Fill in the Blank Questions require the student to type in a single word answer. This has to match the answer (and any variants) that you mark as correct.
1. From your test canvas, select Fill in the Blank from the Create Question menu.
Enter Question Text
2. Enter a question title and the question text.
Enter accepted answer(s)
3. Choose the number of answers that you will accept as correct using the drop down menu, then complete each answer. In the example above we can think of three ways someone might type in “Uni-Link”, so we allow for those variants but no others.
4. You may determine whether the answers should be case-sensitive i.e. students must match your answers in terms of where you have used upper and lower case characters by ticking the relevant box beside each answer.
5. You may also set a pattern match to allow more variation of answers within a framework that you determine.
The following is an extract from Blackboard’s instruction manual explaining the Pattern Match feature.
Pattern Match is an advanced technique that enables you to use regular expressions when specifying correct answers to allow for some variability in the answers that will be counted as correct. They enable you to count certain patterns as correct, rather than an exact text match. For example, regular expressions enable grading of the wide range of possible answers that are typical of scientific data.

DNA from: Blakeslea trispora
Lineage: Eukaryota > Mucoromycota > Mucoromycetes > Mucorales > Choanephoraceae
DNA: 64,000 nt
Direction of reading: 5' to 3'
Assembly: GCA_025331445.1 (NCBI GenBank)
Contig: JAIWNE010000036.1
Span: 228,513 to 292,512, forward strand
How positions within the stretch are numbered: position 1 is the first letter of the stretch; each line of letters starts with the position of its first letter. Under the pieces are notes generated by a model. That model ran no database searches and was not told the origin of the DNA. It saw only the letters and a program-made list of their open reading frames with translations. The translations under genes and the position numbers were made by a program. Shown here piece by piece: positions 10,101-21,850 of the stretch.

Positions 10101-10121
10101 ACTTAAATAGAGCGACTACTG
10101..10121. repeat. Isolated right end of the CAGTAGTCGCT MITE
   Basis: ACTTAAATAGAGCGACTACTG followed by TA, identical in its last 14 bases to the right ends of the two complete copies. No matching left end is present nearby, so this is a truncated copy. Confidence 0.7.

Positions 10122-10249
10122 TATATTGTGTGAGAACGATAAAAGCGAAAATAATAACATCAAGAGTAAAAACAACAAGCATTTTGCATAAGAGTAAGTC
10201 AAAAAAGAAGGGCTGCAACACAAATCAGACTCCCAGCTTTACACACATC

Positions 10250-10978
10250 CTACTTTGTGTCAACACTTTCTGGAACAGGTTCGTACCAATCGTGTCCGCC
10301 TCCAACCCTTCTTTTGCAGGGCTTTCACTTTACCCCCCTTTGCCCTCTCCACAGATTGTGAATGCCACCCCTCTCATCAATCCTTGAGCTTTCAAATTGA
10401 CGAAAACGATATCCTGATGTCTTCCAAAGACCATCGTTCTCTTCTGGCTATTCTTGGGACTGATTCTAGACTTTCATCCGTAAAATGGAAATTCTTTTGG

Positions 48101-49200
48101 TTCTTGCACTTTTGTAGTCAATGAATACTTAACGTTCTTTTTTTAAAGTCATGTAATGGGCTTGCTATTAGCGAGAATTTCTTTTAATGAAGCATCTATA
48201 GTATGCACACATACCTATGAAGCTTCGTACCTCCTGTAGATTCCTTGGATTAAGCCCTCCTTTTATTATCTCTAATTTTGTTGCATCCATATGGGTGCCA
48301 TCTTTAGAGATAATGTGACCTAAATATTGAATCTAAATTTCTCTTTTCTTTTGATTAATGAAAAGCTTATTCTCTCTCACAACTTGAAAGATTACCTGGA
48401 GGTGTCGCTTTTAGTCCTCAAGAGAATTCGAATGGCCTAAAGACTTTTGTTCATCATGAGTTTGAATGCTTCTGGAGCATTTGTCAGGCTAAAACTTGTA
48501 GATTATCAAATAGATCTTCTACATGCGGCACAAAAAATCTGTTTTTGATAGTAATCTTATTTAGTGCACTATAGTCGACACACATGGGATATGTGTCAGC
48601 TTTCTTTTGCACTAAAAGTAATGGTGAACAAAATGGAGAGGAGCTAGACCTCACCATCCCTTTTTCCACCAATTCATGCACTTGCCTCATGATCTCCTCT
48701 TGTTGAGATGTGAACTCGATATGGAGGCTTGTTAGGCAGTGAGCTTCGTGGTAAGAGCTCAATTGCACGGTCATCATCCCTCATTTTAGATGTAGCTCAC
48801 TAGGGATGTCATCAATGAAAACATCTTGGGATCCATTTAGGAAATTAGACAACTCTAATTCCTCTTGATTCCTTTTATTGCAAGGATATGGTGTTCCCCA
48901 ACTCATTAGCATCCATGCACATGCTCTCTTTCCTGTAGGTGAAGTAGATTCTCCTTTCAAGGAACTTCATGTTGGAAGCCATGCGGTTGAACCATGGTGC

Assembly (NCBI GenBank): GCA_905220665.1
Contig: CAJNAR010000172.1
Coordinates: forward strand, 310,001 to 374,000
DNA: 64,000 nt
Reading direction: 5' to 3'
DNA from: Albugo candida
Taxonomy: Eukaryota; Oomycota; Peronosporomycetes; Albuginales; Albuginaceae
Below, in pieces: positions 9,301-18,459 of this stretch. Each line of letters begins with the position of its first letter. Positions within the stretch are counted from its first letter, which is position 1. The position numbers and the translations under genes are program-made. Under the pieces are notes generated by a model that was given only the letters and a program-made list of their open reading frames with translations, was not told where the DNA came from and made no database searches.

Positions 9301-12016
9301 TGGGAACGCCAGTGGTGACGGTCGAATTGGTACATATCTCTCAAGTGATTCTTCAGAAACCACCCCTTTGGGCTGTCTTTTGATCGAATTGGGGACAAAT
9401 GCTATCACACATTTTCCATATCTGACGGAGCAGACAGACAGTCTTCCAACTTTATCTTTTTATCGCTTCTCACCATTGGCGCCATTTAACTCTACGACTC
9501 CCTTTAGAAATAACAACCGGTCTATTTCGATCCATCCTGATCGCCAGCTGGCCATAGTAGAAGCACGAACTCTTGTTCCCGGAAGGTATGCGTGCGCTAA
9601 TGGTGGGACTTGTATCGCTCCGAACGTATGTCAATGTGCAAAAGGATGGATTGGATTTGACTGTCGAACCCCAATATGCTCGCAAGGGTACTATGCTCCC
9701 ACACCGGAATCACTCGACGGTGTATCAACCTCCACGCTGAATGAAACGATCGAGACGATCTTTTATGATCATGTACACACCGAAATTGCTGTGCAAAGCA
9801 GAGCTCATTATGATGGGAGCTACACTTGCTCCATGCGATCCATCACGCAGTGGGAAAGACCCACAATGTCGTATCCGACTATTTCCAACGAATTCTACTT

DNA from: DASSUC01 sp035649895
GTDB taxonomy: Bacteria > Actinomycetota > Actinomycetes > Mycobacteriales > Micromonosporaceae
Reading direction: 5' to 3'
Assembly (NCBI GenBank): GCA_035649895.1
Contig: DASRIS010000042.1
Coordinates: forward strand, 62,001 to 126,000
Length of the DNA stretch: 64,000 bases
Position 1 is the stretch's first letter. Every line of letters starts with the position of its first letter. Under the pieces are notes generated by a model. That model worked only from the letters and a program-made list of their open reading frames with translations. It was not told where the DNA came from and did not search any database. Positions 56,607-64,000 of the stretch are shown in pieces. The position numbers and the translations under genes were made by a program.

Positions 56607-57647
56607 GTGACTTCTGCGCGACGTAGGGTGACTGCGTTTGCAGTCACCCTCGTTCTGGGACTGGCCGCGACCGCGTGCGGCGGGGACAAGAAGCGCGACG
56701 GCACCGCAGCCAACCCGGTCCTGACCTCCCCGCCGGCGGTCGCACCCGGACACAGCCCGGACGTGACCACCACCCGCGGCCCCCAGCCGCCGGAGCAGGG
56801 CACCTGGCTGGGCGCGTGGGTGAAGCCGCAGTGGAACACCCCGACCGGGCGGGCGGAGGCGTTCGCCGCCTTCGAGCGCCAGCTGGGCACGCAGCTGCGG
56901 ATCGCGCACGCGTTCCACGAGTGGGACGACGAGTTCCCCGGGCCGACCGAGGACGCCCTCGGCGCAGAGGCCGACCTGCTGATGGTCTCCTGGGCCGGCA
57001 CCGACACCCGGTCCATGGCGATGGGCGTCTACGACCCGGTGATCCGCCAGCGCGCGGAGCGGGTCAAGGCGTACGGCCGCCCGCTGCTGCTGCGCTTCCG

In a regular expression, most characters in the string match only themselves and are called literals. Some characters have special meaning and are called metacharacters. You can conduct an internet search on regular expressions for a complete list.
Here are a few examples:
A dot (.) matches any single character except newline characters.
Brackets [ ] match anything inside the square brackets for one character.
A dash (-) inside square brackets allows you to define a range. For example,  could be rewritten as [0-9].
A question mark (?) makes the preceding item in the regular expression optional. For example, Dec(ember)? will match Dec and December.
Simple string examples:
b.t – matches with bat, bet, but, bit, b9t because any character can take the place of the dot (.).
b[aeui]t matches bat, bet, but, bit.
b[a-z]t would accept any three-letter combination that begins with b and ends with t. A number would not be accepted as the second character.
[A-Z] matches any uppercase letter.
 matches the target character to 1 or 2.
[0-9] matches the target character to any number in the range 0 to 9.
When you select Pattern Match for an answer, you can click Check Pattern to open a new window where you test your pattern to be sure it will produce the results you want.
6. Enter feedback for correct and incorrect answers.
7. Add categories and keywords if you wish.
8. Click on Submit to finish.